Revisiting John Sturges 1960 cult classic, in preparation for Antoine Fuqua’s new version, starring Denzel Washington and Chris Pratt.
The Magnificent Seven, John Sturges’ version of Japanese filmmaker Akira Kurosawa’s 1954 masterpiece, The Seven Samurai, is a successful, westernized remake, boasting a stellar cast and a most memorable music score by Elmer Bernstein.
In fact, the movie is enjoyable as a stand-alone, even if you don’t know the Japanese classic, which was an international hit.
Yul Brynner plays Chris Adams, a mercenary hired to protect a Mexican farming village from its periodic invasion by the bandit Calvera (Eli Wallach) and his cutthroats. The townsfolk are too weak and fearful of the bandito and his desperados to fight back. Chris then rounds up six soldiers of fortune, the coolest, toughest guys on that side of Ro Grande, to help him form a united front against the bandits.
The remaining “magnificent six” are played by Charles Bronson, Steve McQueen, Horst Buchholz, Robert Vaughn, James Coburn, and Brad Dexter, the least known member of the cast.
Though action-driven, the film, based on William Roberts’s screenplay, emphasizes the individual characterization and the dynamic relationships among the seven amigos, who form a wild bunch, and also between them and the villagers they defend.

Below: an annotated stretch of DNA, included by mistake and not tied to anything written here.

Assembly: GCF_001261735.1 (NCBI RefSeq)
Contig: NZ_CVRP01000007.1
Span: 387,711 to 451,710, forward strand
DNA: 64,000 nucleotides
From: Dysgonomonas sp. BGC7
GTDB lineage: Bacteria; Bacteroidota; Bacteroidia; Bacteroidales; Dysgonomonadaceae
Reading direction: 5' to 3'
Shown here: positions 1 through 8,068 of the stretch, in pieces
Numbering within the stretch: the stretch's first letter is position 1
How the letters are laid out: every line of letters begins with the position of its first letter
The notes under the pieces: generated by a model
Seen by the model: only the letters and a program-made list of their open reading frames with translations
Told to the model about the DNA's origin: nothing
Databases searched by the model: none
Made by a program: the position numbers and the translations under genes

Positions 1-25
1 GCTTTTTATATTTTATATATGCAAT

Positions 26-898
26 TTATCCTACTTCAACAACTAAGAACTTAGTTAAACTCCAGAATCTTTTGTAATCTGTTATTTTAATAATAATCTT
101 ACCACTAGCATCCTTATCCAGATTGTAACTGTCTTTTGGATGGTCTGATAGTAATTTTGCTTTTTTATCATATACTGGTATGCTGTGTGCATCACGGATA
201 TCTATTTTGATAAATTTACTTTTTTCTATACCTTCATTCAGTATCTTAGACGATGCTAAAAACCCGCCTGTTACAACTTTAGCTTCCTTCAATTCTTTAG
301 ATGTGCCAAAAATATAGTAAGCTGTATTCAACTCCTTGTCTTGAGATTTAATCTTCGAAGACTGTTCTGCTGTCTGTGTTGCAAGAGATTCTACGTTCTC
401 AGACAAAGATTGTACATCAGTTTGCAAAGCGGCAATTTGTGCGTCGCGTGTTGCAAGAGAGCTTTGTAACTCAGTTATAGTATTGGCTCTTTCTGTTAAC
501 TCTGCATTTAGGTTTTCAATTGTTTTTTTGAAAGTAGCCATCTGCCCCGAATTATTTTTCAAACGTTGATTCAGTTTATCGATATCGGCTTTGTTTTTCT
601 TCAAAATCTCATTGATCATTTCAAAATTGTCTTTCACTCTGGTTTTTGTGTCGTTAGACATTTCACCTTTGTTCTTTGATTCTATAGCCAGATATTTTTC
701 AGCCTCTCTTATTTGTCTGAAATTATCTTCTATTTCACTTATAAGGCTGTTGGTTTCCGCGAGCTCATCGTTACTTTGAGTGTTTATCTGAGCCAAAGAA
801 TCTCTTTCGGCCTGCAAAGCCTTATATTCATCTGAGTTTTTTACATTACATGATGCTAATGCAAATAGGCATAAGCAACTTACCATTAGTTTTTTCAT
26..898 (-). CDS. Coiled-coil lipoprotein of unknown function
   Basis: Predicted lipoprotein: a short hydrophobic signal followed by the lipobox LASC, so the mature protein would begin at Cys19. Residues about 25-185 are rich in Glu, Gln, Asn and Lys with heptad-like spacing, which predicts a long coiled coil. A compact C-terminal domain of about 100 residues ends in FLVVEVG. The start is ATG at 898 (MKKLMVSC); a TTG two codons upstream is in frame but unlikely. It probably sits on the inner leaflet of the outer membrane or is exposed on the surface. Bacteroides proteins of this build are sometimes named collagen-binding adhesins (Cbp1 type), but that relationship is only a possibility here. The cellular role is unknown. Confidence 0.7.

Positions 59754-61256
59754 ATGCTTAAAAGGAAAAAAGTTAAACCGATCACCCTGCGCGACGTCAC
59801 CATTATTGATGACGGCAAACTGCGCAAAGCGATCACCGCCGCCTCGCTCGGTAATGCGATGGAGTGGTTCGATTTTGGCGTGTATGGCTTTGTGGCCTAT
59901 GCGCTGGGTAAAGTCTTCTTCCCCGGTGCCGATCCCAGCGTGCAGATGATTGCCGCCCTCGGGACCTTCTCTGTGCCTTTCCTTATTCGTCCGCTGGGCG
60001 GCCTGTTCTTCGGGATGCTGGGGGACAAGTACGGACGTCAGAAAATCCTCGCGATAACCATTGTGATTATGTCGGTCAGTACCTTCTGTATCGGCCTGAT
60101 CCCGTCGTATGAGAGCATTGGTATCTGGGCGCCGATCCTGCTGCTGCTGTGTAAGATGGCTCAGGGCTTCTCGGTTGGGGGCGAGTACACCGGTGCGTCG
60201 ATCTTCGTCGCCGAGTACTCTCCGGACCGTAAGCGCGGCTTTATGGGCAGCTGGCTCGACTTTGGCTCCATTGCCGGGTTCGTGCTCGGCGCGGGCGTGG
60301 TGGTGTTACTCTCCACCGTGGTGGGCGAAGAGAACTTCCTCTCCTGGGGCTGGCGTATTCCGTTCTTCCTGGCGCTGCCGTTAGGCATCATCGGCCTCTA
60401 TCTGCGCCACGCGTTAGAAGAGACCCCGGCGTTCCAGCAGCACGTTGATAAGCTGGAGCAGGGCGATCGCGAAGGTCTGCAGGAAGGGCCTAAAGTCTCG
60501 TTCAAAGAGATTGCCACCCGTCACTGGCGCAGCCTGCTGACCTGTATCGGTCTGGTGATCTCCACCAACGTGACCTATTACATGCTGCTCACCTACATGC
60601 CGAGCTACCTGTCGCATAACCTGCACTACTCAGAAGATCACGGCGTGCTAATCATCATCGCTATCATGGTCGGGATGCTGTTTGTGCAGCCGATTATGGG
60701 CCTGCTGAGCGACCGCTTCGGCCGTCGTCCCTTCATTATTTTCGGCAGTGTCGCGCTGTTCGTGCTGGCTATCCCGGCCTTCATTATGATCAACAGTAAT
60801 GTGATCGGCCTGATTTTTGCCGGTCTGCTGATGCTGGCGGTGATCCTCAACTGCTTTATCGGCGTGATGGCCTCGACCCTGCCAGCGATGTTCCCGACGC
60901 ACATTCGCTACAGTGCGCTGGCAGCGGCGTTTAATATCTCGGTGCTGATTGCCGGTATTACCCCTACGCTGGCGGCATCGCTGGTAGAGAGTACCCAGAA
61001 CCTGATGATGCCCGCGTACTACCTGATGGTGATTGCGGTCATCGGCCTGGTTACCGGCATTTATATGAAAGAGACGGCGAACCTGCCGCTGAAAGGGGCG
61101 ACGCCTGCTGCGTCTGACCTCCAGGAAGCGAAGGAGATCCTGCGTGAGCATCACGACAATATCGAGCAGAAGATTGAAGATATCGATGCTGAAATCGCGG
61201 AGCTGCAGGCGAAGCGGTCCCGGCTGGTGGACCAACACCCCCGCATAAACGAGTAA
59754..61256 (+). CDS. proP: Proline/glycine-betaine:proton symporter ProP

The filmmakers are graceful and generous enough to grant each member of the team at least one or two big scenes, which displays their specialized skills and characteristics.
Chico, the handsome
Chico, played by the handsome Hungarian born actor, Horst Bucholz, is the youngest, hotheaded and the least experienced of the bunch. He is also the romantic one, fascinated by Petra (Rosenda Monteros), one of the village’s young beautiful women.
Brad Dexter is Chris’s friend, Harry Luck, who believes Chris is seeking treasure.
Steve McQueen is Vin Tanner, a drifter who has gone broke after gambling but loathes to work as a store clerk.
Charles Bronson is Bernardo, a gunfighter of Irish-Mexican heritage who has fallen on hard times.
James Coburn is Britt, a cowboy who joins for the challenge involved.
Robert Vaughn is Lee, on-the-run gunman struggling with a personal crisis of confidence.
Yul Brynner was then the biggest name in the cast, having won the Best Actor Oscar for the movie musical, The King and I. He is doing most of the talking, while McQueen and Coburn are largely silent, their acting relying on their strong screen presence. In a few years, both will become major stars.